Be Very Scared for Your 401(k) Right Now

The stock markets tank as Trump’s lead in the presidential race grows.

As Donald Trump’s lead in the presidential race held steady late into election night, global markets reacted just as financial analysts had predicted they would: with a severe downward slide. The dollar, the Mexican peso, and crude oil all fell drastically, and market indexes like the Dow, the Nasdaq, and the S&P 500—which provide a summary of a market’s health by tracking top stocks—also plummeted.

Investors have long been concerned by what they see as Trump’s volatility on key issues that could affect trade and the economy. Trump has threatened to take apart trade agreements like the North American Free Trade Agreement (NAFTA) and the Trans-Pacific Partnership and to impose new tariffs on imports—all actions that could slow down economic growth around the world.

In a New York Times op-ed published early Wednesday morning, with the election still not decided, economist Paul Krugman went so far as to predict that, should Trump be elected president, the global economy could fall into a recession.

“Under any circumstances, putting an irresponsible, ignorant man who takes his advice from all the wrong people in charge of the nation with the world’s most important economy would be very bad news. What makes it especially bad right now, however, is the fundamentally fragile state much of the world is still in, 8 years after the great financial crisis,” Krugman wrote. “If the question is when markets will recover, a first-pass answer is never.”


Headshot of Editor in Chief of Mother Jones, Clara Jeffery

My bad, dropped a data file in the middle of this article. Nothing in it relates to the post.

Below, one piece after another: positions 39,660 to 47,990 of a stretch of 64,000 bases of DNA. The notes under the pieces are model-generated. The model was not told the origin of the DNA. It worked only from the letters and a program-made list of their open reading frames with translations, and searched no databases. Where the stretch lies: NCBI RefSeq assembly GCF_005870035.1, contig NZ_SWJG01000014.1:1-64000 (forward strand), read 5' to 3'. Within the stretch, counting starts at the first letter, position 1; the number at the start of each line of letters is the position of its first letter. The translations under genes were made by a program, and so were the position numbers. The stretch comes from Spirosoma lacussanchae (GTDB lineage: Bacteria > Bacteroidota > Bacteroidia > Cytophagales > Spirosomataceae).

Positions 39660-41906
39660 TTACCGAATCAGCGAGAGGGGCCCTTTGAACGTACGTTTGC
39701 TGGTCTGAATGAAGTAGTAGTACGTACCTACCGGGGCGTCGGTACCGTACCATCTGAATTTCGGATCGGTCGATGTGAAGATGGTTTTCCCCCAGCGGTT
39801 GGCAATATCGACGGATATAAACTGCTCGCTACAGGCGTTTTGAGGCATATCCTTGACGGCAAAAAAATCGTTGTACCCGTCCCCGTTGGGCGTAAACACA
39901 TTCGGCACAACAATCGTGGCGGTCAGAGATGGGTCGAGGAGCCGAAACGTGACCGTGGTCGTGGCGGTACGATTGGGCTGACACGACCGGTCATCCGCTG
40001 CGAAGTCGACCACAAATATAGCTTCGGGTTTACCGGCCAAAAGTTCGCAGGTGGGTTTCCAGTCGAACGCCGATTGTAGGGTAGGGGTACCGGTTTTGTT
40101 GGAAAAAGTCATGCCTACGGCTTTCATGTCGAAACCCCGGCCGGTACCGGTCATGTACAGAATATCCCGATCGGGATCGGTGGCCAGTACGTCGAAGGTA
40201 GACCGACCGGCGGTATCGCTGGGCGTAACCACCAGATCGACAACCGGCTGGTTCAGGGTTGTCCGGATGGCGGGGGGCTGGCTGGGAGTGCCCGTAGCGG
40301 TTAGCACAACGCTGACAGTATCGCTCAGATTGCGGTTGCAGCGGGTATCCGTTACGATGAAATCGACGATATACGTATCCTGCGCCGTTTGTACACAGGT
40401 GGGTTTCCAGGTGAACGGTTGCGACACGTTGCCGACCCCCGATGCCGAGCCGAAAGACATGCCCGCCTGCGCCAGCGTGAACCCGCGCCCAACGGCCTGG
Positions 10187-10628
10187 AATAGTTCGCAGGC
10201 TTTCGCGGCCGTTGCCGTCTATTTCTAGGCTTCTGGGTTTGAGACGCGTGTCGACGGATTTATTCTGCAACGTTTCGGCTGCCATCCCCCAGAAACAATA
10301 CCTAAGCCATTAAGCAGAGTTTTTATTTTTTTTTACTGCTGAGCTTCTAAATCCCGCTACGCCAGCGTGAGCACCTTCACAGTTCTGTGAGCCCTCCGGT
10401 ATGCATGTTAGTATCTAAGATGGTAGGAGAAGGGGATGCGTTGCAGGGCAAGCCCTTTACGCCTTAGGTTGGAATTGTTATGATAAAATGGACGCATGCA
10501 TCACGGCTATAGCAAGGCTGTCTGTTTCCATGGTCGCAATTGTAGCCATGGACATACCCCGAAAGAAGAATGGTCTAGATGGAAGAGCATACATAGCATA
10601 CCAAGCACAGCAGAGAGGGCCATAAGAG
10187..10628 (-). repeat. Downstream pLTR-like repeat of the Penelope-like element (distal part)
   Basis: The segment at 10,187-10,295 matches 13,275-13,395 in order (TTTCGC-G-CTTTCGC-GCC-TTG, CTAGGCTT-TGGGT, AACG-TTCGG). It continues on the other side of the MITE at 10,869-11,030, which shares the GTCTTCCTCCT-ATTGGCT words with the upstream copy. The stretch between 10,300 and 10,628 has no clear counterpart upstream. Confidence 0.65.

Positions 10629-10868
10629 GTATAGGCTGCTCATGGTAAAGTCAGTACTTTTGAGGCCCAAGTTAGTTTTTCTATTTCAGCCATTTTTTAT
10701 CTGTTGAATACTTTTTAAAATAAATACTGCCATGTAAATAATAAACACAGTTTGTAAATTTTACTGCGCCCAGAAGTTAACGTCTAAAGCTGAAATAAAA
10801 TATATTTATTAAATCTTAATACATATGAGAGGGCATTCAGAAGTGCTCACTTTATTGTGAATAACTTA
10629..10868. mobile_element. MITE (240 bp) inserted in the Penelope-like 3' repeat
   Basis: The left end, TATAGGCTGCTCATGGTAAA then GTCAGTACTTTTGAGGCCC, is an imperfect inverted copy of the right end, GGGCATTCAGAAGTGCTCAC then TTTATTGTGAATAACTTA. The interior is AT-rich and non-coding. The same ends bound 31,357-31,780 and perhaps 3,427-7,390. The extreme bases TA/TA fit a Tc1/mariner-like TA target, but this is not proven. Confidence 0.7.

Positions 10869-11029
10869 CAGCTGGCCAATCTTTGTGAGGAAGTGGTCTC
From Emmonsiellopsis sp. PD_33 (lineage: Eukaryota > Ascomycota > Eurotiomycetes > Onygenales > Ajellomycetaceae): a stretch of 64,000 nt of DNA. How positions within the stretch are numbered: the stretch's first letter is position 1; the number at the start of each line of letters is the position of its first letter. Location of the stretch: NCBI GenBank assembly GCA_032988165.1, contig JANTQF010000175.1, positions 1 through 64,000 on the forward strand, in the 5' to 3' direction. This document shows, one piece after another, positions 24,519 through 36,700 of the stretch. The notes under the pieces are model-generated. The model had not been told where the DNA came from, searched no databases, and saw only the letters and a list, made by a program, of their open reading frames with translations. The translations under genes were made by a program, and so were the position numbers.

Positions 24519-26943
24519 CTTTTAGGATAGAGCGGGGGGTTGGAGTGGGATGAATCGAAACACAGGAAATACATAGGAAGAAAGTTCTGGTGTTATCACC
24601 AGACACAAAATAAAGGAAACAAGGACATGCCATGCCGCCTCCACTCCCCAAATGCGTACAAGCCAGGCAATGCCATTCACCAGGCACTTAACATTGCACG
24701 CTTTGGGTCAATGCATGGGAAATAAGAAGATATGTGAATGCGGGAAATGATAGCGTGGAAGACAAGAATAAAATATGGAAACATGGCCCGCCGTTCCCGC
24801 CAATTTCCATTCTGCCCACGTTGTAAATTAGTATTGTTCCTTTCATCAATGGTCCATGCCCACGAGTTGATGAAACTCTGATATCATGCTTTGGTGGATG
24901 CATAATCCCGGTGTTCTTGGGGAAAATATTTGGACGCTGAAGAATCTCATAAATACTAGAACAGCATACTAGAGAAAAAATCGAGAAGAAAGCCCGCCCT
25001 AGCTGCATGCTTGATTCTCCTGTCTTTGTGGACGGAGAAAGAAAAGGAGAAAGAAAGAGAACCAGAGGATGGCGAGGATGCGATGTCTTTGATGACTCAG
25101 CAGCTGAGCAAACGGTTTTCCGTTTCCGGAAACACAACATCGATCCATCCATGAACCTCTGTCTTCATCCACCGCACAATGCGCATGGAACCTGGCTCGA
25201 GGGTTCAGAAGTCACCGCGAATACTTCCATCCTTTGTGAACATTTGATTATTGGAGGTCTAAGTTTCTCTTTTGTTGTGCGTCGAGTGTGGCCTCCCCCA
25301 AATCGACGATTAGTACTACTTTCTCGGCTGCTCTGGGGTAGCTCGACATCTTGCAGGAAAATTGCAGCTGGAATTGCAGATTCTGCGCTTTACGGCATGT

It sure feels that way to me, and here at Mother Jones, we’ve been thinking a lot about what journalism needs to do differently, and how we can have the biggest impact.

We kept coming back to one word: corruption. Democracy and the rule of law being undermined by those with wealth and power for their own gain. So we're launching an ambitious Mother Jones Corruption Project to do deep, time-intensive reporting on systemic corruption, and asking the MoJo community to help crowdfund it.

We aim to hire, build a team, and give them the time and space needed to understand how we got here and how we might get out. We want to dig into the forces and decisions that have allowed massive conflicts of interest, influence peddling, and win-at-all-costs politics to flourish.

It's unlike anything we've done, and we have seed funding to get started, but we're looking to raise $500,000 from readers by July when we'll be making key budgeting decisions—and the more resources we have by then, the deeper we can dig. If our plan sounds good to you, please help kickstart it with a tax-deductible donation today.

Thanks for reading—whether or not you can pitch in today, or ever, I'm glad you're with us.

Signed by Clara Jeffery

Clara Jeffery, Editor-in-Chief

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